This is great news, and let me tell you why.
Usually venture capitalists are pretty boring. They generally wear khakis while on the hunt for whatever the next Uber-for-X or Airbnb-for-Y will be. They know what all the hot new messaging apps are, and have tried every possible consumer-focused enterprise productivity app that’s hoping to be acquired by Microsoft.
Every now and then they get hyped up talking about burn rates or the coming startup zombie apocalypse.
Dixon isn’t really like that. Sure he gets paid more than you or me, and he can hold his own in whatever the popular VC debate du jour is. But when it comes to investing, his portfolio is decidedly (and refreshingly) unlike anyone else’s.
See, Dixon’s not just looking to back one weird thing in an effort to balance out a portfolio of otherwise boring investments — he apparently wants to back all the weird things.
The last time we had Dixon on stage at Disrupt for a fireside chat, he had recently joined Andreessen Horowitz and was just getting settled in as one of the firm’s general partners. But since then, he’s led the firm’s investments in a number of unconventional startups and new technology platforms.
Dixon’s investments include stuff like VR (via Oculus), 3D printing (Shapeways), drones (Airware), Bitcoin (Coinbase), and even traditional food alternatives (Soylent). Basically, he’s the guy at a16z putting money into all sorts of startups that doesn’t fall into the same boring old categories of consumer, mobile, or enterprise technology.
And that’s pretty cool.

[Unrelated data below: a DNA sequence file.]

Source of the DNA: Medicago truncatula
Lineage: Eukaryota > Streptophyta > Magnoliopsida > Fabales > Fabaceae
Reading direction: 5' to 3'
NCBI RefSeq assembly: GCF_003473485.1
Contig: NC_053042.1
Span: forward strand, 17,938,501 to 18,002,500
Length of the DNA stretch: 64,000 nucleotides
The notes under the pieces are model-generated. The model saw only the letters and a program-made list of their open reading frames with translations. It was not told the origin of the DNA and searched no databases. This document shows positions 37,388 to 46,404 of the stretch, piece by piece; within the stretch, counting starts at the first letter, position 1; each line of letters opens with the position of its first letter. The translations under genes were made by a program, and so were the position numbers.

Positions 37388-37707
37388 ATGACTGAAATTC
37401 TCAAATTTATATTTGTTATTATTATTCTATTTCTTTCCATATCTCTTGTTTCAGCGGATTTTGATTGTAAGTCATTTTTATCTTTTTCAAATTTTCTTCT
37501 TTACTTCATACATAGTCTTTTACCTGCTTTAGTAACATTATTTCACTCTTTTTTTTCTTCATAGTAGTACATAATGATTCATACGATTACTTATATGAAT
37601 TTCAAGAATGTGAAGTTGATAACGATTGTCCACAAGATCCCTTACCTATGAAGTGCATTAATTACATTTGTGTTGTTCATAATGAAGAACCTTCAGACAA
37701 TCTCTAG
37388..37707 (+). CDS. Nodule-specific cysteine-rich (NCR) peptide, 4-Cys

That would probably be enough reason to have Dixon on stage, but bringing him back to Disrupt NY is kind of like a homecoming. Prior to life in Silicon Valley, Dixon spent many years as one of the pillars of the New York tech ecosystem and has been a staple on the judges panel of many a Startup Battlefields.
As an entrepreneur he founded web security startup SiteAdvisor and sold it to McAfee, as well as recommendation service Hunch, which was acquired by eBay. Over the years, he also became an active angel investor in New York before moving on to become a big-time VC.
So anyway, come see Chris Dixon tell us about what he thinks of New York tech now. Or why betting on all the stuff that doesn’t fit a VC’s usual investment thesis is, in itself, a viable investment thesis.
Either way, it’s sure to be a fun conversation.
Chris Dixon will join other notable Disrupt NY speakers, including Foursquare’s Dennis Crowley, FCC Chairman Tom Wheeler, and Vine’s Jason Mante.
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Usually venture capitalists are pretty boring. They generally wear khakis while on the hunt for whatever the next Uber-for-X or Airbnb-for-Y will be. They know what all the hot new messaging apps are, and have tried every possible consumer-focused enterprise productivity app that’s […]